Commander Worf is on trial. The cause of which is to establish motive in a horrible tragedy. In the heat of battle, did he purposely fire on a transport ship full of innocent civilians? Or was it simply a case of reflexive action in a heated situation?
- Armor-Piercing Question: Ch'Pok has O'Brien on the stand, and tells him to imagine that he was in command instead of Worf during the same situation. Would he also give the order to open fire? O'Brien says he wouldn't, but also points out that he wasn't in command and that it's easy to throw stones after the fact.
- Batman Gambit: The Klingon plan required Worf to notice a consistent pattern in their attack, predict the most likely position of the Bird-of-Prey when it decloaks at exactly the right moment, and open fire before completely identifying his target.
- Bullying a Dragon: Ch'Pok verbally hammers on Worf's honor and pride until Worf rises from the witness chair and knocks him to the deck, to prove that Worf is capable of attacking anyone if sufficiently provoked.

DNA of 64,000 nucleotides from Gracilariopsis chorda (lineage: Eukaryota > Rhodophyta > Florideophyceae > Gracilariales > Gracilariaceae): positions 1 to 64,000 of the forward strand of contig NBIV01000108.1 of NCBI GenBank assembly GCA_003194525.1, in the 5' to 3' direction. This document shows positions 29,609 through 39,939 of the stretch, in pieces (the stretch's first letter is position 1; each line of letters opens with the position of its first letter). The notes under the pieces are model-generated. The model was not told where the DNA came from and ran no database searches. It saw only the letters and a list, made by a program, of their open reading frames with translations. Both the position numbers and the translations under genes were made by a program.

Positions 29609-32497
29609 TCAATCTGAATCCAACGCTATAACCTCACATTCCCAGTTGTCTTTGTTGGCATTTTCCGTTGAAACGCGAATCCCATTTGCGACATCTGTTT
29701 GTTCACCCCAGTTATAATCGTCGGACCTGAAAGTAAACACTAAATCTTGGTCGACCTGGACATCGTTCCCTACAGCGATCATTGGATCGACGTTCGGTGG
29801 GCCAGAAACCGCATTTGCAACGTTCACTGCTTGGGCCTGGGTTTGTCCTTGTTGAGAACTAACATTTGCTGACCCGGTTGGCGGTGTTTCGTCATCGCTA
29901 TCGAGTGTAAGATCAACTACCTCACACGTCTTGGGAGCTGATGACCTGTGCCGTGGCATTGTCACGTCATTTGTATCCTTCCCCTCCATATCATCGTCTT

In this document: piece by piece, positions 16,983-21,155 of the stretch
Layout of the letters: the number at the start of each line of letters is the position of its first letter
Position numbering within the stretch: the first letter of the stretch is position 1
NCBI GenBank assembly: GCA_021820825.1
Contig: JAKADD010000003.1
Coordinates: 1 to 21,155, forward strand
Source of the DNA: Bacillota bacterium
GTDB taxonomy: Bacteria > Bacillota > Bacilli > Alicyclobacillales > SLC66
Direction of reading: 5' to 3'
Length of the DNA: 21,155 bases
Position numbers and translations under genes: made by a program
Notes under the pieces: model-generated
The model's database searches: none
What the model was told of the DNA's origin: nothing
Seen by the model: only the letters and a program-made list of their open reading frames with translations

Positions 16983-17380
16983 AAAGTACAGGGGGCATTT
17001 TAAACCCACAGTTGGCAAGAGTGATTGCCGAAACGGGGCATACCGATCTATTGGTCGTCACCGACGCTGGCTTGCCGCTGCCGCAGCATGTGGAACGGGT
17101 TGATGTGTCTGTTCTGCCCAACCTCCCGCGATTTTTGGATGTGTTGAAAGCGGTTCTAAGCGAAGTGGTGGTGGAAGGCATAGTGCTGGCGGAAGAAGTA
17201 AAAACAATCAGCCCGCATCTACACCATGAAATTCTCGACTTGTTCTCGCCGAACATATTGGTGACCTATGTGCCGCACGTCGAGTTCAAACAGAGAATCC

- The Chains of Commanding: Sisko gives a lesson recap on them to Worf at the end of the episode.Worf: Life is a great deal more complicated in this red uniform.
Sisko: Wait 'till you get four pips on that collar. You'll wish you had gone into botany.
- Comically Missing the Point: Quark is more concerned trying to figure out who was sitting at the bar than remembering what Worf was doing there.
- Courtroom Episode
- Debate and Switch: The situation regarding firing on a civilian ship ultimately goes unresolved (though Sisko, at least, believes Worf was wrong to be so quick on the trigger), as the situation is proven to have been deliberately set up to disgrace Worf.
- Not to mention the question of why an unarmed freighter would decloak right in the middle of a battle—again, becoming irrelevant once the Frame-Up is revealed. Same can be said of the question of why an unarmed passenger freighter even has a cloaking device in the first place...